Recovery.gov site has new page to fix problems
Recovery oversight board aims to improve data quality for stimulus spending
- By Alice Lipowicz
- Dec 15, 2009
The oversight board for the federal Recovery.gov Web site announced today that is has a new page to fix errors and omissions in stimulus spending data.
The Errors, Omissions and Non-Reported Awards page allows users to download lists of significant inaccuracies known to be in previous versions of the spending database. Users can also download 12 award reports that were omitted from the spending database due to perceived inaccuracies. Finally, the list of nonreported awards includes 4,359 awards that prime recipients failed to submit, the Recovery Accountability and Transparency Board said.
The board is also revising its policies so that recipients can continuously correct errors in their reports. Previously, there was a 20-day window for corrections.
“This change, perhaps our most important, should vastly improve the quality of recipient data,” said Earl Devaney, the board’s chairman. He added that the Office of Management and Budget is revising its guidance to reflect the change.
The board is also dealing with two other data quality problems. In the first reporting period, many funding recipients designated the wrong congressional district in their reports. “This mistake caused us no end of headaches and confusion,” Devaney said.
To correct that situation, the board has installed an internal logic check. Effective Jan. 1, a recipient will not be allowed to enter a congressional district in a report unless it matches the ZIP code for the recipient.
In addition, some recipients mistakenly reported spending more money than they received. A new internal logic check has been installed to correct that issue.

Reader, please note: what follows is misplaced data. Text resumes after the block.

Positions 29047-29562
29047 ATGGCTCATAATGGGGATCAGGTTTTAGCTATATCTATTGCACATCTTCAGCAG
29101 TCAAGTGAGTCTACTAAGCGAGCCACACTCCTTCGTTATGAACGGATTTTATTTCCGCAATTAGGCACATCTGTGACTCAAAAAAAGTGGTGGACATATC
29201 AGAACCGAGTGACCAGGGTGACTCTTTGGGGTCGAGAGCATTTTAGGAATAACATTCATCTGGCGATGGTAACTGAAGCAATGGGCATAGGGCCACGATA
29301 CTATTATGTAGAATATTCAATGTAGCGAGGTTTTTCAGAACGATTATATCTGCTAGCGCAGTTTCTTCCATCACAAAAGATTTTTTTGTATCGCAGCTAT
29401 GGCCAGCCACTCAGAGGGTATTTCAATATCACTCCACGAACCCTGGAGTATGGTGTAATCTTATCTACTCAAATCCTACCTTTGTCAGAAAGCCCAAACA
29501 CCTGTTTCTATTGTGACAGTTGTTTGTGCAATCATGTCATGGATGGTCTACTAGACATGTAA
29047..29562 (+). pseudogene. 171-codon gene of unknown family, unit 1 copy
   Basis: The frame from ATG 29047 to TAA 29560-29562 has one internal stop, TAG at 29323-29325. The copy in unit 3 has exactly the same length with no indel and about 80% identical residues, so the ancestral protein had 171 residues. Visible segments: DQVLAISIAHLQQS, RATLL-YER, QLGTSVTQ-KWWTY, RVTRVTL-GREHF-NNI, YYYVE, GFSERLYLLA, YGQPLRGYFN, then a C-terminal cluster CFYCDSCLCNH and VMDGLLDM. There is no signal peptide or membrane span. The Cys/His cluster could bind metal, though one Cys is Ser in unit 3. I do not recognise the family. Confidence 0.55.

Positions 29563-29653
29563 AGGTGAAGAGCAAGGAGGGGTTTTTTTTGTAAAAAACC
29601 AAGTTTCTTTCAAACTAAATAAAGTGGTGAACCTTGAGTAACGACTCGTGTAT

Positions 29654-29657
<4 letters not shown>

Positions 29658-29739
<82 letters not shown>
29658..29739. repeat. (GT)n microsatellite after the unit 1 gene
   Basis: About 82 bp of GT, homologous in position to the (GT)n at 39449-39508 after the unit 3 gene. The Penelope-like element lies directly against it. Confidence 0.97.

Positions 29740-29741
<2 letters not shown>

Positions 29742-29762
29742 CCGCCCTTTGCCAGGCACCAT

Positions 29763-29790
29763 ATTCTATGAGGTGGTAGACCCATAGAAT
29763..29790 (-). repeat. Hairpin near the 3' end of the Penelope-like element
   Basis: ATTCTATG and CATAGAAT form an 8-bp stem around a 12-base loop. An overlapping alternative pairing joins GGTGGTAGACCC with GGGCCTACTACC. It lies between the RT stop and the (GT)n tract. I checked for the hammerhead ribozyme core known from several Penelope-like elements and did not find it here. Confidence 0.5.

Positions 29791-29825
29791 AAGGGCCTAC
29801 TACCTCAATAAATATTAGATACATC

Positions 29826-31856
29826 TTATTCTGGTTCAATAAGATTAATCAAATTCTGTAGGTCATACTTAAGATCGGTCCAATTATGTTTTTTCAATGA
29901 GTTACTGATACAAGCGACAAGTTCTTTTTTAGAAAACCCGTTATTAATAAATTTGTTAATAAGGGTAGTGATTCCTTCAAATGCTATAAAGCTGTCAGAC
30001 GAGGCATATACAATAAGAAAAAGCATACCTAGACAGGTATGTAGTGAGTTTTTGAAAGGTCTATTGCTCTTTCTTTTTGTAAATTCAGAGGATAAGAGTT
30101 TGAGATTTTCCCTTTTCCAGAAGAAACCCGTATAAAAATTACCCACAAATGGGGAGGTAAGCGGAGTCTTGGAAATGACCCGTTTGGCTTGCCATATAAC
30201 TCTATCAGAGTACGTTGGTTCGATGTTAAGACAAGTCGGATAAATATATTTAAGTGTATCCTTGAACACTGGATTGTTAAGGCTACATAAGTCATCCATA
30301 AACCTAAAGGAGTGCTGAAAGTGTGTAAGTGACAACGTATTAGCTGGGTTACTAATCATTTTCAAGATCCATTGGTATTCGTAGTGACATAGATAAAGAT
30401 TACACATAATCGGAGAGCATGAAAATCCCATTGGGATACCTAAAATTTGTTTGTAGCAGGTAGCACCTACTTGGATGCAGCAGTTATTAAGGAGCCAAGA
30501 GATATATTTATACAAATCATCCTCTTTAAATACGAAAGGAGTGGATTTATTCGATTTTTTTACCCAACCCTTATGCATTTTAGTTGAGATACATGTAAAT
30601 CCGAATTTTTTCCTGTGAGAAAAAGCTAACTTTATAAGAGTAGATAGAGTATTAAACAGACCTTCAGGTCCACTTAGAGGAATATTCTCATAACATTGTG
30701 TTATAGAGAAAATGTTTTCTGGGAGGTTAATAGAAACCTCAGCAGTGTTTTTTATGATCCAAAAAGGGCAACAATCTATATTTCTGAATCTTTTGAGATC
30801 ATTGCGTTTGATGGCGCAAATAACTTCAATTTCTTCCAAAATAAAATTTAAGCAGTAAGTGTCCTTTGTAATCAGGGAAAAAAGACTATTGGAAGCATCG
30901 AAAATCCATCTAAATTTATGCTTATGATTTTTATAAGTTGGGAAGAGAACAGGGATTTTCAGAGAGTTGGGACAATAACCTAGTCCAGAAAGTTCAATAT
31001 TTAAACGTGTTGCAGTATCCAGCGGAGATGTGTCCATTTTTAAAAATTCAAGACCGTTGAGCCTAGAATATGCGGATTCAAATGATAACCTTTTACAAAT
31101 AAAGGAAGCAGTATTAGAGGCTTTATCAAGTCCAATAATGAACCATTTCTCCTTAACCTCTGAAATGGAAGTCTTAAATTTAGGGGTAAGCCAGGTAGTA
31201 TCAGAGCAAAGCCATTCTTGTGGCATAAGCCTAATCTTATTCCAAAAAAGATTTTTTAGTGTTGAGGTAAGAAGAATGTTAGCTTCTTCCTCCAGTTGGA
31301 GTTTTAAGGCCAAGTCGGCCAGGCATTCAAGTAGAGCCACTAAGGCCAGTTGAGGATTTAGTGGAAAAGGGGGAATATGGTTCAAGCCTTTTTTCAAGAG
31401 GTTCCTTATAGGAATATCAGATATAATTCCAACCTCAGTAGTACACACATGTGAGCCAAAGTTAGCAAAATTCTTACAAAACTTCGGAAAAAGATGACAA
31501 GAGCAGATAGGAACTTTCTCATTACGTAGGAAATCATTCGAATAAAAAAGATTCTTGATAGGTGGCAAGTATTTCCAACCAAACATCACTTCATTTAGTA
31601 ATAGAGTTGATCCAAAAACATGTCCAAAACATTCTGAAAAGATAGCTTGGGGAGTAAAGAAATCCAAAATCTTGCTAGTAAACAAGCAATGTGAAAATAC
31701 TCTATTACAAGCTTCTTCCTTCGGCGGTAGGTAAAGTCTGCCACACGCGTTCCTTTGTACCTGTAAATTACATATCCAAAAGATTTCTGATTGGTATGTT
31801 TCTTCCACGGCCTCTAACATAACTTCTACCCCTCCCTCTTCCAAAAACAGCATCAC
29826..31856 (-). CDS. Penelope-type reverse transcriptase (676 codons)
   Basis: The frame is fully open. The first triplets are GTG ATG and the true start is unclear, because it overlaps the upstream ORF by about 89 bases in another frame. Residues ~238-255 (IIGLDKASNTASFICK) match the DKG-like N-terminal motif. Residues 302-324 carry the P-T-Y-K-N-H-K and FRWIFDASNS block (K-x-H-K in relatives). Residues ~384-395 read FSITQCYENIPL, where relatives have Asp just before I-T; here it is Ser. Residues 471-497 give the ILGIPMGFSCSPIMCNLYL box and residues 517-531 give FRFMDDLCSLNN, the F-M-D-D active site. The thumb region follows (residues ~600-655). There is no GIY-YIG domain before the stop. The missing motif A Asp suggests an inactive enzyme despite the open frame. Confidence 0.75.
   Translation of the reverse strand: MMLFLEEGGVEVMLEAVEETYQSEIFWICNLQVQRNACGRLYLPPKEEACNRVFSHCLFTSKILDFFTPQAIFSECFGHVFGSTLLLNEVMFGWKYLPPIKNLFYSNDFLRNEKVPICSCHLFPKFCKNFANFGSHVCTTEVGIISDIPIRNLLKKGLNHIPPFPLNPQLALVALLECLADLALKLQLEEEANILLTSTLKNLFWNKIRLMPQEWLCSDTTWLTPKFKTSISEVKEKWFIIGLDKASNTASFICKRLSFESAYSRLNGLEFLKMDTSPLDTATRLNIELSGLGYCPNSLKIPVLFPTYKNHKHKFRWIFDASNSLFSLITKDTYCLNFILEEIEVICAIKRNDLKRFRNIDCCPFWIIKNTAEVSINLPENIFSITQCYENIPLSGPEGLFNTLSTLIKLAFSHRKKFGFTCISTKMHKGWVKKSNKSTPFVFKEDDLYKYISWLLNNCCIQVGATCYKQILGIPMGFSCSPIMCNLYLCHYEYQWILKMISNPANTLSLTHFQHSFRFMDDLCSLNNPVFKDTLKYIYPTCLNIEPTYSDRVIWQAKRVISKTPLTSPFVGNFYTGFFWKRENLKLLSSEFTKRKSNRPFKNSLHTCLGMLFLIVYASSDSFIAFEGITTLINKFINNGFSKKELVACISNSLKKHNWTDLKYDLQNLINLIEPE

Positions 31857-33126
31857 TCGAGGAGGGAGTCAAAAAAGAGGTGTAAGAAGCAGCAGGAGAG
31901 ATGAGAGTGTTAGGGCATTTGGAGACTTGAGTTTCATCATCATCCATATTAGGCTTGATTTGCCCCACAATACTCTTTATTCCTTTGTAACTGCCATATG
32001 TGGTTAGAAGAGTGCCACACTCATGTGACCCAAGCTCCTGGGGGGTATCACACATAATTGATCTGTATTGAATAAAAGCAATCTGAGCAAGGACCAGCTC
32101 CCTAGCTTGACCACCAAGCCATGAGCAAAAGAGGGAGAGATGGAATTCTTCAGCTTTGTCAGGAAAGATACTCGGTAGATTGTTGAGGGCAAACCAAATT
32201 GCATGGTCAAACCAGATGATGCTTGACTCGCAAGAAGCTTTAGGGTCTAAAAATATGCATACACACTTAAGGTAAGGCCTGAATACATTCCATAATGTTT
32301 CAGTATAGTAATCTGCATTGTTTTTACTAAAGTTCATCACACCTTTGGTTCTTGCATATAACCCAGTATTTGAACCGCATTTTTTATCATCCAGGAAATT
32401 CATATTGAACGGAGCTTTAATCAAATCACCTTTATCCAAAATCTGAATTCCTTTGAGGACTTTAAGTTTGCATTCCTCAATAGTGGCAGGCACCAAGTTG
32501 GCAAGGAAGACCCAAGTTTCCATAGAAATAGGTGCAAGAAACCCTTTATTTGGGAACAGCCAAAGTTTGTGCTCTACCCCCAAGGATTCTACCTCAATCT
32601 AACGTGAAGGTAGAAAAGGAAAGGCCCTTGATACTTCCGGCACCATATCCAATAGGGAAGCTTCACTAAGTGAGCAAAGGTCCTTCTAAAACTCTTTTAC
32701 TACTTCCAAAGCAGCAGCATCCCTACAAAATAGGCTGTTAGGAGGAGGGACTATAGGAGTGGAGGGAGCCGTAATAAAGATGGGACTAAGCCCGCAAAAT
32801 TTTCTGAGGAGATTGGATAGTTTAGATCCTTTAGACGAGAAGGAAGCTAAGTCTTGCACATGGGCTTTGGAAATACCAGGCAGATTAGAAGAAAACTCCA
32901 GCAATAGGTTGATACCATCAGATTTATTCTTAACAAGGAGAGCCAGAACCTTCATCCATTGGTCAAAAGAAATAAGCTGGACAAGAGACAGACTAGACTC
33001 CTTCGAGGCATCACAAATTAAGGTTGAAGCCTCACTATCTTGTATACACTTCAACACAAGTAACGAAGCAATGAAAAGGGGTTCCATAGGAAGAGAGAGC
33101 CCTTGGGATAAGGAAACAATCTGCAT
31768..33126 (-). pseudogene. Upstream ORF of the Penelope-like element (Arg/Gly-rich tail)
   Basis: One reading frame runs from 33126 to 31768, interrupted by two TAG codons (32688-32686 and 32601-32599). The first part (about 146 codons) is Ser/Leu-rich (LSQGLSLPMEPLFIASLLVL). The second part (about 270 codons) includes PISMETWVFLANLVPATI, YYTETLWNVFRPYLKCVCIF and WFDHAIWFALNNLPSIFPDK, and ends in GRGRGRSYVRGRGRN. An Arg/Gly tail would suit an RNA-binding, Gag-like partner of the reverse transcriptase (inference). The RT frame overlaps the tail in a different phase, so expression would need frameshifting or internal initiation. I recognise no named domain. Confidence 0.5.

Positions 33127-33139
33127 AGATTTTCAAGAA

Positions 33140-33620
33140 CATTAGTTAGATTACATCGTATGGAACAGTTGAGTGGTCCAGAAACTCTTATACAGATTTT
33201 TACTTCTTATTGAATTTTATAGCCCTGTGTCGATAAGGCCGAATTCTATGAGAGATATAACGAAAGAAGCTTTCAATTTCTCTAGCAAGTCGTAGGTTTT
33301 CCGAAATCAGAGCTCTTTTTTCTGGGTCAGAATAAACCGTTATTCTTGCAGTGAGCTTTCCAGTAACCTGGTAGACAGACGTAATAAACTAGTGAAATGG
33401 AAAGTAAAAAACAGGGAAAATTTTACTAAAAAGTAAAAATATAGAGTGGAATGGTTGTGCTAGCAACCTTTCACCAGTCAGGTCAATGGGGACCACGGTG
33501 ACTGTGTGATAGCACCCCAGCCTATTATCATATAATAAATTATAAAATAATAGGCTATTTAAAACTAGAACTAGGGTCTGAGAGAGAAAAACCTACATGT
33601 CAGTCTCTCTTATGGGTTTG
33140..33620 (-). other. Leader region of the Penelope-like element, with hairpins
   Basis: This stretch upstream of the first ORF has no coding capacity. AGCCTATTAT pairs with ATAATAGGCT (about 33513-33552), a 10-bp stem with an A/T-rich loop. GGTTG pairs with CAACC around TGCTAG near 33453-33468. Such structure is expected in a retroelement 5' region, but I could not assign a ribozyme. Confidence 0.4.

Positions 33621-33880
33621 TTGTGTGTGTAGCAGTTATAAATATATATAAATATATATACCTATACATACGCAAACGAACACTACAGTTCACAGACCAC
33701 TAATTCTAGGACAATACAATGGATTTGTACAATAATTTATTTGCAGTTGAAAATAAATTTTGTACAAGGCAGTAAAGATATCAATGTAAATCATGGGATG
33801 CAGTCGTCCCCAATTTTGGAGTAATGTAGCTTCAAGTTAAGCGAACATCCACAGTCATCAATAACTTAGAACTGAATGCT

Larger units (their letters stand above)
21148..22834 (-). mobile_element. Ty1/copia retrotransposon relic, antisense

The board created the Recovery.gov Web site earlier this year to track the $787 billion in economic stimulus law funding. On Oct. 30, it posted the most comprehensive records to date based on the latest data from all recipients who are required to file reports. The board’s goal is to foster transparency.
However, critics have questioned the accuracy and completeness of the data and the site’s accessibility. The Government Accountability Office said in a recent report that the board should correct the problems as quickly as possible.
Devaney addressed some of those problems in his statement today.
“In October, for the first time, we posted the raw data from recipients of federal contracts, grants and loans on our Web site, Recovery.gov, and there were recipient mistakes — plenty of them,” Devaney said. “Call it the downside of transparency. We expected problems and have been developing technical and content changes to help improve the quality of recipient data and streamline the reporting process for the January reporting period.”
In addition, beginning this week, the board is adding a feature that allows visitors to search for projects by keywords such as “energy” or “transportation,” and a national jobs summary page will include categories for federal departments, agencies and programs.
Alice Lipowicz is a staff writer covering government 2.0, homeland security and other IT policies for Federal Computer Week.